The son of a controversial Azerbaijani oligarch has had his one million EURO watch – the lightest time piece on the planet – stolen after he was mugged while on holiday in Ibiza.
Oligarch Rovnag Abdullayev is CEO of the State Oil Company of Azerbaijan Republic (SOCAR) as well as president of the country’s football association, and the documents published in Spanish media reveal the victim of the spectacular theft that made international headlines was his son, 25-year-old Rashad Abdullayev.
It was reported how the thief, aged around 30, who is believed to be part of a local gang targeting tourists wearing expensive watches, stole the Formula One inspired wristwatch from its Azerbaijani owner in broad daylight on the seafront in Ibiza town after attacking his victim.
The gang was reportedly not put off by the fact that the victim was with a friend, and the short mugging left Abdullayev with bruising on his arm and wrist.
The thief then made off with the watch, leaving the victim staying in a local hotel to call the cops and report the theft.
The watch was revealed to be a Richard Mille (RM) 50-03 McLaren F1 valued at approximately EUR 1,150,000. It is the lightest in the world, weighing only 38 grams with the strap included. Only 75 of the watches have ever been made.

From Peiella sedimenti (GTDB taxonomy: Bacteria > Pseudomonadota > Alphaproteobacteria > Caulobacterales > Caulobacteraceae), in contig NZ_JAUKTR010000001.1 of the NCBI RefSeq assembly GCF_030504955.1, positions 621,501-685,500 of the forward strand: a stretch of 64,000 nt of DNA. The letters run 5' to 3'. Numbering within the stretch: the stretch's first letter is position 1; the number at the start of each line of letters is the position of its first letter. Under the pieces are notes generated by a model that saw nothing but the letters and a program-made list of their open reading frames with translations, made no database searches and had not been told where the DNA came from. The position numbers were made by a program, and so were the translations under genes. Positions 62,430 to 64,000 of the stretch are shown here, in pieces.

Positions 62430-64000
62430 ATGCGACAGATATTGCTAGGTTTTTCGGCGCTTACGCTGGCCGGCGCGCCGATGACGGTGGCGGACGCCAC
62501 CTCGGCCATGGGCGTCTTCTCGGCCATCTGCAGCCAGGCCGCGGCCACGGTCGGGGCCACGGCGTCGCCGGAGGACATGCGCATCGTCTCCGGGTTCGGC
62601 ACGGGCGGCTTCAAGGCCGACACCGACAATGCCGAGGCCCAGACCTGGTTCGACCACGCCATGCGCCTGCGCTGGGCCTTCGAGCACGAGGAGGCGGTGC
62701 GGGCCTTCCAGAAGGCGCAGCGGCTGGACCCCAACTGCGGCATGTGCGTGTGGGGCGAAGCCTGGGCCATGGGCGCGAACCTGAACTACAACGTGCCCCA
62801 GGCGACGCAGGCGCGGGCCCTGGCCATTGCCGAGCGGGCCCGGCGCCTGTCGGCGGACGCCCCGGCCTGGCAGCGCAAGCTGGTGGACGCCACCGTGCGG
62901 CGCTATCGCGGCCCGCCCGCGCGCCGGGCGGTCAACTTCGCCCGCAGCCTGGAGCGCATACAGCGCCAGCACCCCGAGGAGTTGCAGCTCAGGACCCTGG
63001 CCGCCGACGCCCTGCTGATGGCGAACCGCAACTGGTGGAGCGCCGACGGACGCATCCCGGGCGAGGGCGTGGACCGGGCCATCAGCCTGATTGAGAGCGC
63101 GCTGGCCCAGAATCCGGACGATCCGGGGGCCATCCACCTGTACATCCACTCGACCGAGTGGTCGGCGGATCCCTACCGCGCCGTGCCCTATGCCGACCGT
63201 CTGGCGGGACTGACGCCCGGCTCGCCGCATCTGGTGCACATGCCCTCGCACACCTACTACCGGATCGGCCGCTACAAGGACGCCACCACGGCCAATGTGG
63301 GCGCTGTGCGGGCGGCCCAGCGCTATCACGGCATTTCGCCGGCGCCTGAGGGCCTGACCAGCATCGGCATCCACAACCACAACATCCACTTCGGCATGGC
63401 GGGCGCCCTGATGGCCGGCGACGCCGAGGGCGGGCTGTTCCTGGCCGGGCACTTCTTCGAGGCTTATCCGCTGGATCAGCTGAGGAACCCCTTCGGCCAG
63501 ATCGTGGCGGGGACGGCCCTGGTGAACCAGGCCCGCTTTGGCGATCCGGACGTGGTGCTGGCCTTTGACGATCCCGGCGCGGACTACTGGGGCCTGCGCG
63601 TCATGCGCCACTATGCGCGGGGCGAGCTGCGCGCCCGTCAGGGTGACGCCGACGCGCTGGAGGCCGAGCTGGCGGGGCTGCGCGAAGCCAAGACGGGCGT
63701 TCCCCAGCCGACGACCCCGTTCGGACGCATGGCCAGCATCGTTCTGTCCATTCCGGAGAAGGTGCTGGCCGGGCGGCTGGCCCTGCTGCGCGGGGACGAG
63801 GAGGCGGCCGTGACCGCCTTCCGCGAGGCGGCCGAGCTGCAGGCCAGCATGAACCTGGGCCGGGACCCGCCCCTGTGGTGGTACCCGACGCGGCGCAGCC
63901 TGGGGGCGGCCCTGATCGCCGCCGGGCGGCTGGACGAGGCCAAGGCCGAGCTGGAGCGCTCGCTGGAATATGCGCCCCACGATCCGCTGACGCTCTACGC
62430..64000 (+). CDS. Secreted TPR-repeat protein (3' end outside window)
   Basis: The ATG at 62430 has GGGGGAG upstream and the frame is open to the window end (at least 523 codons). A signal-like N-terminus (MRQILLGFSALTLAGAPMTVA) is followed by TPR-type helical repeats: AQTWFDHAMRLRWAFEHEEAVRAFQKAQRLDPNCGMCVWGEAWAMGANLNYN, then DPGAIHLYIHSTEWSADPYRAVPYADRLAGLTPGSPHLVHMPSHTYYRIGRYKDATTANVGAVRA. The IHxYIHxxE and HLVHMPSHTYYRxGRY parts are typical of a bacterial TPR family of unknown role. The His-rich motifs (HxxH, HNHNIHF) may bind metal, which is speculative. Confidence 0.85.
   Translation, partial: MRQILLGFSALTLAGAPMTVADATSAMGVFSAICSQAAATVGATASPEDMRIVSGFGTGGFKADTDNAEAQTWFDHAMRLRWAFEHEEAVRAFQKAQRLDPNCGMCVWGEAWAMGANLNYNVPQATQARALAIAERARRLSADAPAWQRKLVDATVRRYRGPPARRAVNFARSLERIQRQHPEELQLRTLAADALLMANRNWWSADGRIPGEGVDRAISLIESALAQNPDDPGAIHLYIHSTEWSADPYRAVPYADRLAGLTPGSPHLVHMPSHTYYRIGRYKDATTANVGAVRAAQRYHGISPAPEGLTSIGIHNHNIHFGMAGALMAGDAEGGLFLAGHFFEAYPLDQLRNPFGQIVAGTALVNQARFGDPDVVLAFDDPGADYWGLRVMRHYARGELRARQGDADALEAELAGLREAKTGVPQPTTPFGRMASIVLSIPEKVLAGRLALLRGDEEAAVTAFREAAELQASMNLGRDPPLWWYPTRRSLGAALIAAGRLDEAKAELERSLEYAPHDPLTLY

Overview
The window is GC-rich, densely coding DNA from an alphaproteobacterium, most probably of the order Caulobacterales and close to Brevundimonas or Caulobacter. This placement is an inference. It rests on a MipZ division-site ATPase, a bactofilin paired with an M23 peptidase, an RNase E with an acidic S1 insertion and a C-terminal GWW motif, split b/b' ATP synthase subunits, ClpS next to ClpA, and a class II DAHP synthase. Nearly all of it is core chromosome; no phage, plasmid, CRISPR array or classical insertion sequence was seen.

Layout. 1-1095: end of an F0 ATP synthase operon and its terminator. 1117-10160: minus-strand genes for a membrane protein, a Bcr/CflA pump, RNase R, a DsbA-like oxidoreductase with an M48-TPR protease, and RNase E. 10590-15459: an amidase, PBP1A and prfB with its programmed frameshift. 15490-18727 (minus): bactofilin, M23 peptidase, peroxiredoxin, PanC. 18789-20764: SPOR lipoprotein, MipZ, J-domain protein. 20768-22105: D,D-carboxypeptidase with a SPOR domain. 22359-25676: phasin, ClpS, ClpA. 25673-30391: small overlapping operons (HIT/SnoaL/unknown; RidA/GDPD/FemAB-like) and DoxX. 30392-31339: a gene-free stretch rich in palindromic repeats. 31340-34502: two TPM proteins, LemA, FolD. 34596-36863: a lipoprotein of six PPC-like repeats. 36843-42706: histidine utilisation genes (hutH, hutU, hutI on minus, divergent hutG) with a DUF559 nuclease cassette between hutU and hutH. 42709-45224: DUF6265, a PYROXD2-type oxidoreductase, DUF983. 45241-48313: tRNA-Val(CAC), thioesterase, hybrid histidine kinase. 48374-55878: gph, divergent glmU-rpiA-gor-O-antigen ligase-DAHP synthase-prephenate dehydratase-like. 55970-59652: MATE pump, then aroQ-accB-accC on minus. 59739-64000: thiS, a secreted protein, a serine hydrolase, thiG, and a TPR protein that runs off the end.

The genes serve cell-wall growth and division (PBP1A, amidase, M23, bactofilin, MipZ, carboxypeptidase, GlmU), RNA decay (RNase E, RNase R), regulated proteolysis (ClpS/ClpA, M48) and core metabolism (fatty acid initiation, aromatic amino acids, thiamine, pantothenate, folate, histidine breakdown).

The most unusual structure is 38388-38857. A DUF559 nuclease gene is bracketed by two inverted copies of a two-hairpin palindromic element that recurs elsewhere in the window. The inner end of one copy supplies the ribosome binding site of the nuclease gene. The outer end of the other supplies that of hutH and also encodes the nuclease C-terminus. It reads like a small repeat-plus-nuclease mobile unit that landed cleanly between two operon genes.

The watch was inspired by the McLaren F1 cars and is a tourbillon – a specific mechanism of watchmaking – that means the entire mechanism inside the case rotates at a rate of one revolution per minute in order to nullify the effects of gravity.
In addition to that, the RM 50-03 features a chronograph function of fractions of a second to measure lap times, a power reserve of 70 hours, and a torsion sensor to avoid winding.
The victim was identified in a leaked police report published by Spanish media, which said that the young man is the son of the controversial state oil company president.
Despite the fact that his monthly state salary is reported by English-language news website Azeri Times to be just 1800 AZN (840 GBP), his son had managed to end up running several companies in Turkey linked with his father’s firm, including one managing top-end real estate by the time he was in his early 20s.
He is also linked with the charity that takes money from the state-owned oil company and uses it to fund Azerbaijani students studying in Turkey. The project, while beneficial for the students, is controversial because the Abdullayev family has been accused of using state money to gain loyalty from the future generation of businessmen and managers.
Watch thefts are big business on the Spanish island during the summer months. The criminal gangs who carry them out are said to have ties with the Camorra, one of Italy’s largest criminal organisations.
It was reported that due to this particular watch’s limited edition status, it will be difficult to resell on the black market, although it might still find its way to a private collector because of its status.